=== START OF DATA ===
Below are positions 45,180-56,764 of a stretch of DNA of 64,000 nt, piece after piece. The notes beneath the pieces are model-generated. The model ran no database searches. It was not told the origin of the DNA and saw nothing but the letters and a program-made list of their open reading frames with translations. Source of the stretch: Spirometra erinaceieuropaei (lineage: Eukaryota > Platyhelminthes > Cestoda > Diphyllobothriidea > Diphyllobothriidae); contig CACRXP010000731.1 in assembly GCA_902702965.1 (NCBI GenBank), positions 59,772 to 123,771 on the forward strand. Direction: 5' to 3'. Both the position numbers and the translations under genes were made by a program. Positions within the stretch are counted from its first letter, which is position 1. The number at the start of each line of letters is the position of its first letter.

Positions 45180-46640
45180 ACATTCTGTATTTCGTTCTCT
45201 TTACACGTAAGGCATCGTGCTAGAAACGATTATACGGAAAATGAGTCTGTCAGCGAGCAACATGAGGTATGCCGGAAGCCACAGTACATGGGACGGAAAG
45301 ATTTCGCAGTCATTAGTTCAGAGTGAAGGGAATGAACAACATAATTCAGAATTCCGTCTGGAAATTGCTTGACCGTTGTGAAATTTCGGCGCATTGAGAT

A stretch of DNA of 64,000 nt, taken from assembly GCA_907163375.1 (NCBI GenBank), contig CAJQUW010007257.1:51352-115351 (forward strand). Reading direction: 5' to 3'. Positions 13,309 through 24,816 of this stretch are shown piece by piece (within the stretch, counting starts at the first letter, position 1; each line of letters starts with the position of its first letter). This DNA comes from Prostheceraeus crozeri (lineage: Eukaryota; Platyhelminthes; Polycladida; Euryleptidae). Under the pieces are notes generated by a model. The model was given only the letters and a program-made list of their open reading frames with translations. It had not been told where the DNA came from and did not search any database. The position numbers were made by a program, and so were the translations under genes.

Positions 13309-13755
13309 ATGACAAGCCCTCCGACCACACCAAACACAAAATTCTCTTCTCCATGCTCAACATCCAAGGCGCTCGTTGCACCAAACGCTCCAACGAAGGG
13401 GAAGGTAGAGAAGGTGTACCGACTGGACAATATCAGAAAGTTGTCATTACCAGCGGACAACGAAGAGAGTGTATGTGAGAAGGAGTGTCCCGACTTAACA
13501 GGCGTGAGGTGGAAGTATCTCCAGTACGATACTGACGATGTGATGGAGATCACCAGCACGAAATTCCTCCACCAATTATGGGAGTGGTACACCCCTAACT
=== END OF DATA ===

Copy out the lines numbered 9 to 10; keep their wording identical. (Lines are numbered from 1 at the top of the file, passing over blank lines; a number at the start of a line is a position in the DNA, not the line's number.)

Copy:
13401 GAAGGTAGAGAAGGTGTACCGACTGGACAATATCAGAAAGTTGTCATTACCAGCGGACAACGAAGAGAGTGTATGTGAGAAGGAGTGTCCCGACTTAACA
13501 GGCGTGAGGTGGAAGTATCTCCAGTACGATACTGACGATGTGATGGAGATCACCAGCACGAAATTCCTCCACCAATTATGGGAGTGGTACACCCCTAACT